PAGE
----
Traumatised disabled people who have been restrained in mental health units have spoken of their hope that legislation approved by MPs will lead to greater protection and support for other service-users.
The mental health units (use of force) bill has been guided through the House of Commons by the Labour MP Steve Reed in honour of Seni Lewis, a young man from his Croydon North constituency who died in 2010 after a prolonged period of face-down restraint at the hands of 11 police officers.
It took seven years for his parents to secure an inquest into his death, with the coroner finding last year that there had been “severe failings” by the police and mental health services, and warning of a risk of future deaths unless action was taken.
Reed’s bill, which is supported by the government and covers England and Wales, still has to be debated and approved by the House of Lords but it is now likely to become law, a rarity for a private members’ bill.
Once law, it would ensure that mental health units: provide proper training for staff on the use of force; introduce a policy that aims to reduce the use of force; publish information on patients’ rights; keep a record of all incidents involving the use of force by staff; and ensure all police officers entering the unit wear body cameras.
The bill would also ensure deaths and serious injuries on mental health units are properly investigated, while the secretary of state for health and social care would have to publish annual statistics on the use of force by staff.
Disabled campaigner Deborah King welcomed the bill’s passage through the Commons.
She said: “As a teenager I was subjected to the use of force in a mental health unit.
“I was frightened for my life and the experience left me vulnerable to mental illness as an adult.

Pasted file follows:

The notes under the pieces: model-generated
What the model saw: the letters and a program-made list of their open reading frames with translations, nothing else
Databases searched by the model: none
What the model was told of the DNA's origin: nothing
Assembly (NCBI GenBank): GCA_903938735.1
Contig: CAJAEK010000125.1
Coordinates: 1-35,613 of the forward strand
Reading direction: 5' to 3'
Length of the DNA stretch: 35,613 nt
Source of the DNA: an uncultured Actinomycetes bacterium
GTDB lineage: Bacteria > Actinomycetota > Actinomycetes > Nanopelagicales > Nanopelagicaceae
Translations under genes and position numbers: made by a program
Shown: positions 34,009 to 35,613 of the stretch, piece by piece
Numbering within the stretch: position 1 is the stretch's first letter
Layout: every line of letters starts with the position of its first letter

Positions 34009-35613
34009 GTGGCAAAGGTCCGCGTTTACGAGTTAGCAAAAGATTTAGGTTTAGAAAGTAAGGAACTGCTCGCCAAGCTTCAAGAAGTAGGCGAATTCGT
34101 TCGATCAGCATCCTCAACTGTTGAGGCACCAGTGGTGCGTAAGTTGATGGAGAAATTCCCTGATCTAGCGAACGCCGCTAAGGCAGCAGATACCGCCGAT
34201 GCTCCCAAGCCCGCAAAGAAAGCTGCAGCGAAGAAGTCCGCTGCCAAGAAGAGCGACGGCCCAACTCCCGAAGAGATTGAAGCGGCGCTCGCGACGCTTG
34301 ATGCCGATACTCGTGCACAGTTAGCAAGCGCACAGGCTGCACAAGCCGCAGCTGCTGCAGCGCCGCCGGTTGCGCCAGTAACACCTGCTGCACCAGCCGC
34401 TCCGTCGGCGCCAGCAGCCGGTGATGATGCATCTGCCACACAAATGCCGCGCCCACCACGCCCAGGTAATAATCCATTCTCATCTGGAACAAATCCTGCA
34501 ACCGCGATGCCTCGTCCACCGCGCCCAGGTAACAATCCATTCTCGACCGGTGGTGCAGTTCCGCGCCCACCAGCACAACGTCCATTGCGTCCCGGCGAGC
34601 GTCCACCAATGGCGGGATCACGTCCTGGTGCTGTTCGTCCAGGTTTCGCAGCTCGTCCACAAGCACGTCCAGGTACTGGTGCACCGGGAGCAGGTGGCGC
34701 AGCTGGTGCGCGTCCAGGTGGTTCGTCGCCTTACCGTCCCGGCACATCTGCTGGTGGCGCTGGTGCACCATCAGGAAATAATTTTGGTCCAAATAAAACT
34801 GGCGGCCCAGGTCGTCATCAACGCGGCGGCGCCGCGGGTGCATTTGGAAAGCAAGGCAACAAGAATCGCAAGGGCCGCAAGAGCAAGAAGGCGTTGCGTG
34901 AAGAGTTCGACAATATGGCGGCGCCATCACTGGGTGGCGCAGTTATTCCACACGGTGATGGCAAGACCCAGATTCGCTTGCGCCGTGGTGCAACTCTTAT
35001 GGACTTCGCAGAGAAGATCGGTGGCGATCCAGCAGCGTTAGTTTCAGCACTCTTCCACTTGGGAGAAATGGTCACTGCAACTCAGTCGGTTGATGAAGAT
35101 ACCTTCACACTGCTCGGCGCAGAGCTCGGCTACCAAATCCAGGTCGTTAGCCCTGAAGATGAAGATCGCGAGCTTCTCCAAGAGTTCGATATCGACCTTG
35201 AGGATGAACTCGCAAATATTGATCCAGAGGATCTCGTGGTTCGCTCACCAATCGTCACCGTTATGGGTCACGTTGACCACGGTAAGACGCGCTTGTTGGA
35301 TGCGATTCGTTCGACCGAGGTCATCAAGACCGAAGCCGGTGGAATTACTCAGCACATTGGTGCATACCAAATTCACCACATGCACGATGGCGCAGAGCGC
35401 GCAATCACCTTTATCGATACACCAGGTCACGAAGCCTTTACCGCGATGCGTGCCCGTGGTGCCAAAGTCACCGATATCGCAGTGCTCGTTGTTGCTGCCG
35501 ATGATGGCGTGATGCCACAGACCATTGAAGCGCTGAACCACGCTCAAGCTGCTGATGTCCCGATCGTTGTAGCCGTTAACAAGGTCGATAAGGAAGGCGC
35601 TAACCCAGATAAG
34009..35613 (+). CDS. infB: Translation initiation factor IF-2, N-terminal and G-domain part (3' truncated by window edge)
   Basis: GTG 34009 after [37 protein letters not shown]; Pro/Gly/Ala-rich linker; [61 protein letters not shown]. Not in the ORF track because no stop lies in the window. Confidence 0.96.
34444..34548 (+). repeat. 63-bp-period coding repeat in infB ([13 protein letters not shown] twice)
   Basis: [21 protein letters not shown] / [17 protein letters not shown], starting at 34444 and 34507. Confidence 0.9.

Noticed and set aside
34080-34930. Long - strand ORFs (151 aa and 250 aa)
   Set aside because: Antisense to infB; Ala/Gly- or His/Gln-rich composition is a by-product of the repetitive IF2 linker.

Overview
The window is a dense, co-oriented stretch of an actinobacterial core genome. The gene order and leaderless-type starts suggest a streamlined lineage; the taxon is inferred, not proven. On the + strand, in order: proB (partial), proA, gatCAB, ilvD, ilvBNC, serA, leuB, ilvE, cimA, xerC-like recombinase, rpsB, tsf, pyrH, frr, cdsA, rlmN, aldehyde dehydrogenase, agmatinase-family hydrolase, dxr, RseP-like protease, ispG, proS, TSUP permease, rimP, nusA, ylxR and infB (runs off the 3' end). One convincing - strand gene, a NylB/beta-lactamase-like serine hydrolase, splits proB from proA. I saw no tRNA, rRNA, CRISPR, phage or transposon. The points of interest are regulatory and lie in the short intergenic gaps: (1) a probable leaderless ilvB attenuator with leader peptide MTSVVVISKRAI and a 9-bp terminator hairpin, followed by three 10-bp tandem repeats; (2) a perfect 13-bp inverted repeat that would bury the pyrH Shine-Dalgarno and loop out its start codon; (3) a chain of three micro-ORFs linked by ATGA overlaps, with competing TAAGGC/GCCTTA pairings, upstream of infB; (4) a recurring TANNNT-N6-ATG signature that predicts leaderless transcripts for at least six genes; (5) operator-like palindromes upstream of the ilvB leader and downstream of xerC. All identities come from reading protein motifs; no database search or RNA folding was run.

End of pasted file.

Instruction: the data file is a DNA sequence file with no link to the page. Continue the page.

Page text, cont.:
“We need staff to think creatively about alternatives to force. This is likely to require an increase in the numbers of mental health nurses.
“Steve Reed’s new law will start to define the contours of permissible force in a mental health context. Hopefully it will lead to a reduction in the use of force.”
Another disabled campaigner, who has spent time in a mental health unit and is part of the Recovery in the Bin collective, said: “I hope this will protect people like me who have been restrained from unnecessary and excessive force being used.
“I hope, as well as protecting patients going forward, it will lead to greater acknowledgement and recognition that many mental health patients at their most vulnerable have been brutalised by the people who are meant to care.
“I hope this will lead to better support for patients who are still traumatised by restraint (assault) experiences at the hand of the state.”
She added: “I am delighted that it got through and grateful that Seni’s preventable and unnecessary death may help many future patients not to be traumatised.
“And I really hope it will lead to an apology or at least acknowledgement from mental health professionals about how they’ve treated us.”
She said that many examples of restraint were not even a response to violence but a result of staff forcing medication on patients, which the Mental Health Act allows staff to do even if the patient has capacity to refuse it.
Reed told MPs on Friday: “Although the bill is called Seni’s Law, in honour of Seni, it has affected many people beyond Seni who have lost their lives or been injured simply because they were unwell, and the purpose of the bill is to make sure that that cannot happen again.”
He had said in the bill’s second reading last November that face-down restraint had been used more than 9,000 times in the previous year, including 2,500 times against children as young as seven.
And he said a disproportionate number of deaths following restraint in mental health hospitals were of black men and women.
Luciana Berger, speaking for the Labour Campaign for Mental Health, said on Friday that new research by the charity Agenda showed that, between 2012-13 and 2016-17, 32 women who had been detained under the Mental Health Act had died after being restrained.
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